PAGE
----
CABI Biotechnology Series Series 8

Endophyte Biotechnology

Potential for Agriculture and Pharmacology

Edited by Alexander Schouten
December 2019
More details
  • Publisher
  • Published
    5th December 2019
  • ISBN 9781786399427
  • Language English
  • Pages 208 pp.
  • Size 6" x 9"

Endophytes are bacterial and fungal microorganisms that colonize plants without usually eliciting visible disease symptoms but establishing intricate and mutually beneficial interactions with their host plant. This can lead to an increase in plant vigor, growth, development, and changes in plant metabolism. Endophytes may assist in the development of more productive and sustainable agricultural practices or discoveries of novel pharmacologicals. These elusive organisms are often overlooked and their benefits underrated.

Endophytes can support plants in a variety of ways to cope with biotic and abiotic stress factors, such as drought, heat, pests and diseases. They can produce particular metabolites, facilitate access to nutrients, change the plant's chemistry, physiology and responses, or by a combination of these factors. The biosynthetic pathways present in endophytes alone--or in combination with the plant's--can lead to novel chemicals, with yet undiscovered pharmacological characteristics. With state-of-the-art knowledge on their discovery and roles, this book describes the diversity of endophytes, their value, exploitation and future challenges.

Key Features:

  • Provides an overview of the endophytes that are encountered in nature
  • Demonstrates the beneficial effects of endophytes together with their practical applications in agriculture
  • Explores how endophytes are valuable candidates for research on future drugs and biopesticides
This book is a valuable resource for students and researchers in plant science and plant pathology as well as those working in the pharmaceutical and pesticide industries.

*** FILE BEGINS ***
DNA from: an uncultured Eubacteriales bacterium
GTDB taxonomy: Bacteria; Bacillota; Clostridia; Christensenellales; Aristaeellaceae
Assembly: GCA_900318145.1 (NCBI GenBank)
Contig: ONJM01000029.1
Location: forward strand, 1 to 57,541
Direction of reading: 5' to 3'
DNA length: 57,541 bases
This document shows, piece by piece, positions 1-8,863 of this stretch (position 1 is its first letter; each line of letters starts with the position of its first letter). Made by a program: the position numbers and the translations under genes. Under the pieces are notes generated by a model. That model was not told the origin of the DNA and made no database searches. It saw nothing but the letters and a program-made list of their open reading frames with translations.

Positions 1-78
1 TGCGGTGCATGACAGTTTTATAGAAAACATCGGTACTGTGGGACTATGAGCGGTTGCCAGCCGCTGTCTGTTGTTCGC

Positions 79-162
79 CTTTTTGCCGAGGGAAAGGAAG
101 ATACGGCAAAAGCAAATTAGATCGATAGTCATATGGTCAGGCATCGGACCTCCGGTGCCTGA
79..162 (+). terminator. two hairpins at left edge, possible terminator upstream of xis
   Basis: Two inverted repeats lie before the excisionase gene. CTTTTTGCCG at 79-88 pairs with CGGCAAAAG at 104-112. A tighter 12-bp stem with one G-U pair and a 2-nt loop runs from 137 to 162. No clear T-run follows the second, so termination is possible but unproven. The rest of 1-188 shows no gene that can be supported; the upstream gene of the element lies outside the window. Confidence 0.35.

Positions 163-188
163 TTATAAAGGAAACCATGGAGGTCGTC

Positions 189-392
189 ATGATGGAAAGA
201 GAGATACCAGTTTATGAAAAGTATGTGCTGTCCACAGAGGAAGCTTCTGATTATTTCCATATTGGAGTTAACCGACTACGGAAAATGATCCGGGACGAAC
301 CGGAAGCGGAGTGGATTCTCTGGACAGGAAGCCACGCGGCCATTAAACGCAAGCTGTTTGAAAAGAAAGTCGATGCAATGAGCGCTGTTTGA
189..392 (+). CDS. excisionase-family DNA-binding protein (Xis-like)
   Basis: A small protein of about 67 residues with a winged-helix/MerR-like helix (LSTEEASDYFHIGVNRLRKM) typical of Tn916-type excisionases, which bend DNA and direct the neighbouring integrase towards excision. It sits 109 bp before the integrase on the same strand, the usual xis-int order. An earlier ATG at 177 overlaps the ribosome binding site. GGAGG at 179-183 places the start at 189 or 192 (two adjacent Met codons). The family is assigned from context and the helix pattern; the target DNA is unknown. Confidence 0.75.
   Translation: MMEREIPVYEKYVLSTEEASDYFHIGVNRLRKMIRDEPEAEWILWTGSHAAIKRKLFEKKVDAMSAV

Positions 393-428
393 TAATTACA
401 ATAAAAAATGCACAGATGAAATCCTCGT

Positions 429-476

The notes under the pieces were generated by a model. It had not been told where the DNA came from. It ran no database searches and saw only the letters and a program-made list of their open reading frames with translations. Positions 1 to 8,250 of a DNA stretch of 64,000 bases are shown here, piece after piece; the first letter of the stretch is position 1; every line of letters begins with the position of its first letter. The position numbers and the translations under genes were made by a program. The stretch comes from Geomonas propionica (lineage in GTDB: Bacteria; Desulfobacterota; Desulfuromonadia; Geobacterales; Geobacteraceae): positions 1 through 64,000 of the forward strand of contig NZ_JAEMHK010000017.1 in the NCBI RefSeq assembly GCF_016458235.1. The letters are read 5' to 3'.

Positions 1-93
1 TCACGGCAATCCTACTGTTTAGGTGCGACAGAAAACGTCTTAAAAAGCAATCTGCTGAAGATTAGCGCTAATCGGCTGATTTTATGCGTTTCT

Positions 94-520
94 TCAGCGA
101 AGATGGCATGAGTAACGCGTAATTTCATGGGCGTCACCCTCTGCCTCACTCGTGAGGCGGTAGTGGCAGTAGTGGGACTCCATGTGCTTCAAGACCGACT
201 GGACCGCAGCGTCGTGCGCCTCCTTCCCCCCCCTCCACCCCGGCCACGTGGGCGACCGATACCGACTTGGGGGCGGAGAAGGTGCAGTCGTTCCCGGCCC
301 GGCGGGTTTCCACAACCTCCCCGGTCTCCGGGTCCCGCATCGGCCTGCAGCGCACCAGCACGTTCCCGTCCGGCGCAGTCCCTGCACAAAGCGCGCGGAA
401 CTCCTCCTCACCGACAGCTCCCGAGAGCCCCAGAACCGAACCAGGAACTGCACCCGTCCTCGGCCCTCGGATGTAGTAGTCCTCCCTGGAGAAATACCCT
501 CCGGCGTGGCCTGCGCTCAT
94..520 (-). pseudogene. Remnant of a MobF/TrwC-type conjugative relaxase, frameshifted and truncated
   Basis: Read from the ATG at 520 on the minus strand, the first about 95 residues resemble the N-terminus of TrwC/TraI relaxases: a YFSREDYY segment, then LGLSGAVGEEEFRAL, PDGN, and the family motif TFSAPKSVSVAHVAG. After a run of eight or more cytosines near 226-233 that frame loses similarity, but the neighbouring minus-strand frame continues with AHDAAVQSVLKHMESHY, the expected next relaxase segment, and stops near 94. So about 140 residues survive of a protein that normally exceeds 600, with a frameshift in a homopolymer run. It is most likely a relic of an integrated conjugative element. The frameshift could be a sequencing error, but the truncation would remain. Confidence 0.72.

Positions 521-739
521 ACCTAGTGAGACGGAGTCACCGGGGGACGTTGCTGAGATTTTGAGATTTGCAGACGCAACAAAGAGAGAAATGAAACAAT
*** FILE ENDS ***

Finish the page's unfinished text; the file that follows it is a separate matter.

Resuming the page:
1: Introduction
2: Endophytic fungi: Definitions, diversity, distribution and their significance in plant life
3: Sources, niches and routes of colonization by beneficial bacterial endophytes
4: Analysing seed endophytes for biotechnology
5: Mitigating Climate Impacts on Crop Production via Symbiosis
6: Endophytes as novel pest control agents: myth or reality?
7: Improved adaptation of temperate grasses through mutualism with fungal endophytes
8: Interactive effects of co-occurring epichloid endophytes, rhizobia and arbuscular mycorrhizal fungi modulating their benefits to grasses and legumes
9: Saving resources: The exploitation of endophytes by plants for the biosynthesis of multifunctional defense compounds
10: Bioprospecting of endophytes
11: Prospects for biotechnological exploitation of endophytes using functional metagenomics
12: Interplay between endophyte and host plant in the synthesis and modification of metabolites

Alexander Schouten

Professor Schouten graduated in 1989 from Wageningen University where he studied molecular plant pathology, majoring in nematology, virology and biochemistry. He obtained his PhD at the Laboratory of Nematology, Wageningen University in 1998 where he examined the expression of functional antibodies and antibody fragments in plants. Schouten then worked from 1998 to 2006 as a Postdoc at the Laboratory of Phytopathology, Wageningen University where he studied plant-pathogen and microbial interactions. He became Assistant Professor in 2006 and Associate Professor in 2010 at the Institute of Crop Science and Resource Conservation (INRES), University of Bonn, Germany, where he worked on the molecular, biochemical and biological aspects of endophytes and their application in controlling nematode pests in crops. Since 2015, he has been working as a scientist with the Laboratory of Nematology, Wageningen University, and a consultant for HGoTECH GmbH, Bonn, Germany.